Practicing double-stops can profoundly change and benefit a string player's overall left-hand technique. But how to get started, and how to keep it up?
Double stops were the focus of a lecture called "Double Troubles: on Double Stop Techniques and Pedagogical Approaches," by violists Renate Falkner and Karin Brown, at the 2018 American Viola Society Festival in June at The Colburn School.
Falkner and Brown met as students at Oberlin College, where both studied with Roland and Almita Vamos, the married teaching pair that has produced so many highly accomplished violinists and violists, including Rachel Barton Pine, Jennifer Koh, Benjamin Beilman, Aimee Kreston, Cathy Basrak, Christina Castelli and many more.
"This era at Oberlin in the mid-90s was the Golden Age of the Vamos studio," Falkner said, "we were surrounded by these exceptionally talented musicians."
When it came to violists, Roland Vamos had a firm philosophy: There is no reason that a violist should not play as well as a violinist.
To that end, he put violists on the same rigorous diet of technical studies as violinists, including scales and arpeggios, Schradieck, Dounis, and "a notorious photocopied paper of double-stop exercises based on Korguof." As it turns out, that photocopied paper was a key ingredient.
Sergei Korguof was a Russian pedagogue whose double-stop book was given to Vamos back when he was a student. Vamos expanded on that book, and the photo-copied exercises that Vamos created were published in 2014 as books, including a Double-Stop Exercise book for Viola and a Double-Stop Exercise book for Violin.
"These double-stop exercises are a cornerstone of the Vamos' technical teaching," Falkner said. They consist of seven basic finger patterns, covering every possible set of intervals. They are to be practiced in seven positions and on all sets of adjacent strings. There are also bowing exercises that go along with them.
"These are the most useful and comprehensive exercises for fixed double stops," Falkner said, adding that the exercises don't include shifting. "If a student practices these in a consistent and diligent way, the student will have created a map of the fingerboard."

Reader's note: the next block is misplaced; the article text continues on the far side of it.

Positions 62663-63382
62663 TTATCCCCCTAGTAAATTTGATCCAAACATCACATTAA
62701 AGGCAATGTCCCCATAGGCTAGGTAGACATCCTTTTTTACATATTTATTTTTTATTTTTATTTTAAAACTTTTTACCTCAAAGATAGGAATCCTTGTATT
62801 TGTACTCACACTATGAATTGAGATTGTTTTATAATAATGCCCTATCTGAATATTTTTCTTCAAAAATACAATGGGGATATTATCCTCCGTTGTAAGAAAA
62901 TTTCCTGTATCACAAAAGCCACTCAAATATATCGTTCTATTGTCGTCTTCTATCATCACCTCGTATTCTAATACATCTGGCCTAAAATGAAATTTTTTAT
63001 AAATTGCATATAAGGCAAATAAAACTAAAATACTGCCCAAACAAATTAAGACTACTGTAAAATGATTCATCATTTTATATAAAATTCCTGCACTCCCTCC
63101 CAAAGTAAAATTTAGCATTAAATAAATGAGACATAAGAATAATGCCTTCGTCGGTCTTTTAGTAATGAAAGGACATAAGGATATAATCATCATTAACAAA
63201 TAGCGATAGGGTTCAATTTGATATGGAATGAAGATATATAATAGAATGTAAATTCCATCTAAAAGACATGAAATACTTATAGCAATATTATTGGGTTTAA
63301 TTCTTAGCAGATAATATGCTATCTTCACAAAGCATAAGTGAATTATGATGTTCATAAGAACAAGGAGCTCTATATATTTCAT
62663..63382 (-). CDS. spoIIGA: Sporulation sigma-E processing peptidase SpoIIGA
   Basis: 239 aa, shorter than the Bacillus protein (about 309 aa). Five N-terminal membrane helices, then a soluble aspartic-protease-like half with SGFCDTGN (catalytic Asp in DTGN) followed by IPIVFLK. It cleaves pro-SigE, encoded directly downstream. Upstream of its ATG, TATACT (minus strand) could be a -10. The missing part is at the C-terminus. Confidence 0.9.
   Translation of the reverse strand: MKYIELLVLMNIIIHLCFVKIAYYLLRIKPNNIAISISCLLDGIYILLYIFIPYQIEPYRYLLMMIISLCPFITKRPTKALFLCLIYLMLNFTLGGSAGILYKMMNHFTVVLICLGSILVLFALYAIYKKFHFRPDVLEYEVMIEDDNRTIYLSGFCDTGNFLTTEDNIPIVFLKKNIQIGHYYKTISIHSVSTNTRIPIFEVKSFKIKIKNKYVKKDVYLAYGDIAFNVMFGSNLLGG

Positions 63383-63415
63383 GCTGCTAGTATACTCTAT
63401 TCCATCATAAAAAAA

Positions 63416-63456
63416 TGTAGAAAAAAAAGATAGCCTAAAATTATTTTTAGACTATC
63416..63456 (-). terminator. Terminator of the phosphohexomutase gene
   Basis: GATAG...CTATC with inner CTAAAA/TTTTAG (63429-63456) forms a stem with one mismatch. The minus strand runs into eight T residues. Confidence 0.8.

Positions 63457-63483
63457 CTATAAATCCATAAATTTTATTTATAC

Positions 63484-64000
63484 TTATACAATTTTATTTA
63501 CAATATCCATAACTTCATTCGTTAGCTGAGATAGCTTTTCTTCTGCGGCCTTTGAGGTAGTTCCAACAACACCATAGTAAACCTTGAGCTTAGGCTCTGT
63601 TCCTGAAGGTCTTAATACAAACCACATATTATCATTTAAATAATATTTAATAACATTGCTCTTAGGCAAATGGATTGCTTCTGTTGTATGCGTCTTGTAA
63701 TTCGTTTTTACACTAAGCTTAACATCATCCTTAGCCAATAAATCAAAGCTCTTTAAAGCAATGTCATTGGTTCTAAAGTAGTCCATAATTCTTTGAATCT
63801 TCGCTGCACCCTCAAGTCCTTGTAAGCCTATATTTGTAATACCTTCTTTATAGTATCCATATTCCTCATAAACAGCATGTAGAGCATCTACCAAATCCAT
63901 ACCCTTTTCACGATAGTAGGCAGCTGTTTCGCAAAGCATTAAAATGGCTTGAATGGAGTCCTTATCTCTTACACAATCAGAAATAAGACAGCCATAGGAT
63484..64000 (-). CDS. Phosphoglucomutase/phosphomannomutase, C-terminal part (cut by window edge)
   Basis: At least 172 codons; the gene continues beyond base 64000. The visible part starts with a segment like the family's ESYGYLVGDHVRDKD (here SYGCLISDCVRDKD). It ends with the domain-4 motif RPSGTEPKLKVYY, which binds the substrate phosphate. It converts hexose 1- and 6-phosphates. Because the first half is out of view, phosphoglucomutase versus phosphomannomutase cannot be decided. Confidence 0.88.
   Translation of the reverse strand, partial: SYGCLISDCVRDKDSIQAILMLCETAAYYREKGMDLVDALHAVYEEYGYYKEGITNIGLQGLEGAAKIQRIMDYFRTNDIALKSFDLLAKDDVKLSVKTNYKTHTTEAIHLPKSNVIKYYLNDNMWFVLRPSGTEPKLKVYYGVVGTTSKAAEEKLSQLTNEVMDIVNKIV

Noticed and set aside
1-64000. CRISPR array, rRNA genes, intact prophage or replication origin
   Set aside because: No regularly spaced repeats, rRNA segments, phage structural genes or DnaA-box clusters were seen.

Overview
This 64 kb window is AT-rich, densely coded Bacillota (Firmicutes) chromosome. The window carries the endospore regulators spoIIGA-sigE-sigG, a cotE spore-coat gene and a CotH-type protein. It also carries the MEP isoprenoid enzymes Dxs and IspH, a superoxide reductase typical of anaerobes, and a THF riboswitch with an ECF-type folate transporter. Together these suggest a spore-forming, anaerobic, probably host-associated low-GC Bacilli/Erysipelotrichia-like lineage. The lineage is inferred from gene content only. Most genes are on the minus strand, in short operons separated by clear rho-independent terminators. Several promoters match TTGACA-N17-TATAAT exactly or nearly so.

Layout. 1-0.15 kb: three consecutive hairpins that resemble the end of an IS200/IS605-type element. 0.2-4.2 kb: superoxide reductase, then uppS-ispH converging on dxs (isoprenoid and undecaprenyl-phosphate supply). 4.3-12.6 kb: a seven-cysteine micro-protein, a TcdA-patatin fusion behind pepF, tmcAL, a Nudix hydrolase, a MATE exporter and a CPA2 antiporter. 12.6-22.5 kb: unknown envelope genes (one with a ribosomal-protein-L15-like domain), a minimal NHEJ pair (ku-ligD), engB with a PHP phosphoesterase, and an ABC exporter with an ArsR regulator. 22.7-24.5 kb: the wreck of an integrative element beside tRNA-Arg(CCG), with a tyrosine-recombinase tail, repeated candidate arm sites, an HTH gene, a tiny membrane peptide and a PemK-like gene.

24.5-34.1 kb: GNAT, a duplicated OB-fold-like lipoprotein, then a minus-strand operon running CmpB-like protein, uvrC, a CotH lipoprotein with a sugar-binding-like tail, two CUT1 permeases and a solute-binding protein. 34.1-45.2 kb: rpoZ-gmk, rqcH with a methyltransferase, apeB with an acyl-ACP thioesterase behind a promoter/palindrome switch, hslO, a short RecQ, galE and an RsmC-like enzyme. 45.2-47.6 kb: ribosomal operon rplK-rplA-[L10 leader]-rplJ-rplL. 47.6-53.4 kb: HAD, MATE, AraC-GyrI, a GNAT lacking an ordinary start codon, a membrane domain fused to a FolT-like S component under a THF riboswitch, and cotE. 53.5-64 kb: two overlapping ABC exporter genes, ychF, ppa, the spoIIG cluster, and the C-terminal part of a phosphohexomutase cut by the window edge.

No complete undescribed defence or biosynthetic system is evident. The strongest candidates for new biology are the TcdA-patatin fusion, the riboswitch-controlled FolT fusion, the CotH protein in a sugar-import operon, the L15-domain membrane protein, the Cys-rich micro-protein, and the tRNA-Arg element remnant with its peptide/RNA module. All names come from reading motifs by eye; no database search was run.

Brown demonstrated the exercises (a very admirable feat to do live, before an audience of high-level teachers -- well done!)
Roland Vamos emphasized the following, when doing the exercises: keep the left thumb relaxed and flexible. The fingers should go up and down the same way, each time. The fourth finger should be as curved as possible, making sure that the base knuckle is not protruding. The left arm and elbow should be slightly farther forward, especially in first position. Also, it helps to have a practice partner, to watch for all of those factors. "It's infinitely better to have a person present, than to rely on a mirror," Brown said. She added that "these are really high-maintenance exercises." Handle with a great deal of care and do not injure yourself! While it's important to make the exercises sound good, it's equally important to attend to coordination and avoiding tension.
Violists must also adapt for the differences in the instrument. This is very important: You just can't do these exercises the same way that you would, on a violin. Falkner and Brown listed some of the potential pitfalls, as well as violin requirements that might be unrealistic for a violist:
About fingered octaves (Pattern 7 in the Vamos book): "Those are brutal for most violists who have a regular hand size," Falkner said, especially in positions lower than fourth position. Since fingered octaves are only minimally required in the viola repertoire, use moderation and good judgment, and don't injure yourself, they recommended.
What is the ideal time to introduce double stops?
"The sooner a student is introduced to double-stops, the better," Falkner said. "I sincerely regret that I was not more formally introduced to double stops, earlier on." Many violinists and violists do not seriously encounter double stops until the find them in the literature. But studying double-stop etudes and exercises can be beneficial in ways that go far beyond the double stops themselves.
"Double-stops are present all the time, even when they are not being played," Falkner said. Here are some of the benefits that come from the regular practice of double-stop exercises:
Of course, the Vamos double-stop exercises are not the only ones available to us. Here are a few other books with double-stop exercises (this includes a mix of violin and viola methods, some which apply to both):
One final word: if you are confronted with a difficult technical passage of any kind in the literature, just break it down and get going. As Roland Vamos often said, "There's no time like the present, learn it now!"
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A little more about the two violists who gave the lecture:
Dr. Renate Falkner is an active performer and educator; currently, she is Adjunct Prof. of Viola at the University of North Florida, performs regularly with the Baltimore Symphony Orchestra, and serves on the board of the American Viola Society.
Karin Brown is Assistant Principal Viola of the Baltimore Symphony orchestra. She is a past prizewinner of the William Primrose International viola Competition and Is on the faculty of the Baltimore School for the Arts and NOI.
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